5

This won't help for looking at historical data, but if you have access to the systems running Perfmon, you may want to look at Logman. With Logman you can set performance counters AND specify the output format, that way you can just chose a format that is easy to parse. See the -f option: -f { bin | bincirc | csv | tsv | SQL } : Specifies the file format ...


5

They are custom controls that are not available for external use, sorry.


4

I use the Performance Analysis of Logs (PAL) tool: http://pal.codeplex.com/ It's not an "official" Microsoft tool, but I believe the author works for Microsoft. The project seems to be fairly active. In addition to the canned threshold files provided (which are pretty good), you can write your own thresholds to analyze what your app needs. The generation ...


4

Take a look at logman.exe. You can use it to create countersets (if you already have a template definition) as well as to start/stop perfmon data collection. See this Overview of Performance Monitor for some information on security requirements of the account executing logman.exe. From .bat, MSBuild or Nant you can do something like: Logman start ...


4

This sounds like a good candidate for AverageTimer32. See this SO answer for more details.


4

A Service can be exposed via many endpoints. A service can contain many operations. Which counters you choose depends on what you want to monitor. For example: Are you interested in how many times the http endpoint is called Are you interested in how many times the TakeMoneyOutOfABankAccount is called Are you interested in how many times the ...


4

In .NET you will have to sample the counter yourself and write the sampled value to a file. However, the Win32 API has functions to do what you want. For an example of the native API see Writing Performance Data to a Log File. You could try to use p/invoke to call the API.


4

In Win32, Performance Counters work by having PerfMon load a DLL which provides the counter values. In .NET, this DLL is a stub which uses shared memory to communicate with a running .NET process. The process periodically pushes new values to the shared memory block, and the DLL makes them available as performance counters. So, basically, you're probably ...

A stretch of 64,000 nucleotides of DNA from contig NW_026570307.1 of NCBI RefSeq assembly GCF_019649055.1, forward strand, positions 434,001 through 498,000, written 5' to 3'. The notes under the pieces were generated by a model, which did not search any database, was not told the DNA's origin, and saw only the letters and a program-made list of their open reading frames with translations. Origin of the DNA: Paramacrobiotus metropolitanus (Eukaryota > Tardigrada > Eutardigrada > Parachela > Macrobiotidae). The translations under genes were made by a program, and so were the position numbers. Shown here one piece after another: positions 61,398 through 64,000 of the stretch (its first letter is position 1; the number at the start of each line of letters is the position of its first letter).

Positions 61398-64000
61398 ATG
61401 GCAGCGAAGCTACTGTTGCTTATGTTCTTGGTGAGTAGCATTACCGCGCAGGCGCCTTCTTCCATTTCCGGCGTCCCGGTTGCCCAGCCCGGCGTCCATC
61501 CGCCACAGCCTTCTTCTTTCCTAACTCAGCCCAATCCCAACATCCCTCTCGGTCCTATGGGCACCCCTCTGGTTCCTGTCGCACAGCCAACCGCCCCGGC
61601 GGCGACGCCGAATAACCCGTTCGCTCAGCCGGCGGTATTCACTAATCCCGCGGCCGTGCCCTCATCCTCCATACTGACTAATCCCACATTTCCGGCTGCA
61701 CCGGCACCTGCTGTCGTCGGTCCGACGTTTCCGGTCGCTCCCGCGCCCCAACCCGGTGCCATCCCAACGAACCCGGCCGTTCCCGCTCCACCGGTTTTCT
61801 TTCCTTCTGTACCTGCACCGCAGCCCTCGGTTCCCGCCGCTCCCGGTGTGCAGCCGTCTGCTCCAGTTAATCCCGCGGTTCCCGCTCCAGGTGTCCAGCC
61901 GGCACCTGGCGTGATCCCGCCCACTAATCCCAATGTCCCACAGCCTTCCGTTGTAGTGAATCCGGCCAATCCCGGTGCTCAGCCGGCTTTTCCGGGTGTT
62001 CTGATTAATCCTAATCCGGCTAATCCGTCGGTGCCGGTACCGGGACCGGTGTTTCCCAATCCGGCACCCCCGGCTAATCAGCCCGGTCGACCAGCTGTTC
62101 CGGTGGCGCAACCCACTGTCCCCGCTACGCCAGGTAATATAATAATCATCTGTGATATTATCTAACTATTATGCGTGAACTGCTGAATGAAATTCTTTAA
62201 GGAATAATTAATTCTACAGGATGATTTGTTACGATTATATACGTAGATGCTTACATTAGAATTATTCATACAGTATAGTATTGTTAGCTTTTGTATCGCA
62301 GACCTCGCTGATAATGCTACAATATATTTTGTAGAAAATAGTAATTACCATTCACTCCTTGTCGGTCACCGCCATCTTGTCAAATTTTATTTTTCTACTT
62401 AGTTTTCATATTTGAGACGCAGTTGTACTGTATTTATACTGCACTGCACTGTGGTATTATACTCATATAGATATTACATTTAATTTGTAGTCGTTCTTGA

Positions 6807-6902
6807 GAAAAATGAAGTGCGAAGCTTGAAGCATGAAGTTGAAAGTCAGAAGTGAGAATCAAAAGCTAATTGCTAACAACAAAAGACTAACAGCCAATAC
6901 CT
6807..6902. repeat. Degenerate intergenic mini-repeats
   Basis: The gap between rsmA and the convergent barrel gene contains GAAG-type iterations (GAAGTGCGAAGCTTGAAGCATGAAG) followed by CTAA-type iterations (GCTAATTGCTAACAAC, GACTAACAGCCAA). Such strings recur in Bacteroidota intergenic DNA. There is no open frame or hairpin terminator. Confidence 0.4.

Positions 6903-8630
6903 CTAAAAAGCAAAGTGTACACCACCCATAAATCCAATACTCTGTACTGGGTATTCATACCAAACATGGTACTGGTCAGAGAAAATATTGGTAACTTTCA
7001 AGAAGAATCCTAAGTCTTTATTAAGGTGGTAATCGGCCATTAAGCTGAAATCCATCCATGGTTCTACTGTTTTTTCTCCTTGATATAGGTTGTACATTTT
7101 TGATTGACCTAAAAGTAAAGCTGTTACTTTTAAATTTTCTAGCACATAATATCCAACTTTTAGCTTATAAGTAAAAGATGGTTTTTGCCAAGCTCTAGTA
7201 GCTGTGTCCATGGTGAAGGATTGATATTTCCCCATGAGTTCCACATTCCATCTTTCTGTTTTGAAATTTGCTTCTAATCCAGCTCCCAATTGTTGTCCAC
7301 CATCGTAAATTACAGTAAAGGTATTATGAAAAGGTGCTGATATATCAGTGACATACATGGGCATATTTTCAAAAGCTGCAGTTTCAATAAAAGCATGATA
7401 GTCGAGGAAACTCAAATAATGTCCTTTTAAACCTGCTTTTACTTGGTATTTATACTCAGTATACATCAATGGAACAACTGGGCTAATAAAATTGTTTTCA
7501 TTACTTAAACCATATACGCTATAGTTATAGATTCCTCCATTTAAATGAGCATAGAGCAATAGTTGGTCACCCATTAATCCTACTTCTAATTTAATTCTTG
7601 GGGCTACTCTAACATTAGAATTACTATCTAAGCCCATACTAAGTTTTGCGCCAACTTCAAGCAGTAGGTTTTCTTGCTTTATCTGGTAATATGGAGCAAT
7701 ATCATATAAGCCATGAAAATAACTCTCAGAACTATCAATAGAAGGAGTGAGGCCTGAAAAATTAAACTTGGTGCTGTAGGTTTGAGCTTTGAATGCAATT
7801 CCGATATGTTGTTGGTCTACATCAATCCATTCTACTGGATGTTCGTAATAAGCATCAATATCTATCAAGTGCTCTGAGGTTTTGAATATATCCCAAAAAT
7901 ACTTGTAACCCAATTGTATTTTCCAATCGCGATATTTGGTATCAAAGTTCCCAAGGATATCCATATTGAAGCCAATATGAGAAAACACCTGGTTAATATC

4

You can use the Spy++ window finder tool (Spy++ is included with DevStudio) to find the window class names (and window boundaries). http://msdn.microsoft.com/en-us/library/aa266028(v=vs.60).aspx It shows that the overall window is a DirectUIHWND, the graphs are windows but the bars labelled CPU/Disk/Network, etc are not windows at all, the appear to be ...


4

As Doug T. pointed out earlier, I posted a helper class awhile ago to query the performance counter value. The usage of the class is pretty simple, all you have to do is to provide the string for the performance counter. http://askldjd.wordpress.com/2011/01/05/a-pdh-helper-class-cpdhquery/ However, the code I posted on my blog has been modified in practice. ...


4

I've spent some time researching this today, as I'm in a similar situation; I have a .coverage file generated by TFS, and VS 2012 Pro, and I can't view the file. As far as I can tell, the answer is "You need VS Premium or Ultimate to view .coverage files." I found http://reportgenerator.codeplex.com/, which generates reports based on XML-formatted coverage ...


4

Performance Counters are, ahem, not very well suited for tracking application-level metrics. In Linux/Unix world there's an excellent Graphite and StatsD combination, and we've ported it to .NET: Statsify. What it allows you is to collect all kinds of metrics from within your application: number of database queries, time it takes to invoke a Web Service, ...


3

If you prefer to use PerfMon, have a look at these performance counters.


3

Take a look at the different PerformanceCounterTypes. There are several types for calculating average time or count. You will also find some examples. Hope this helps.


3

Have you looked at the docs for System.Diagnostics.PerformanceCounter? I would expect them to give you a reasonable starting point.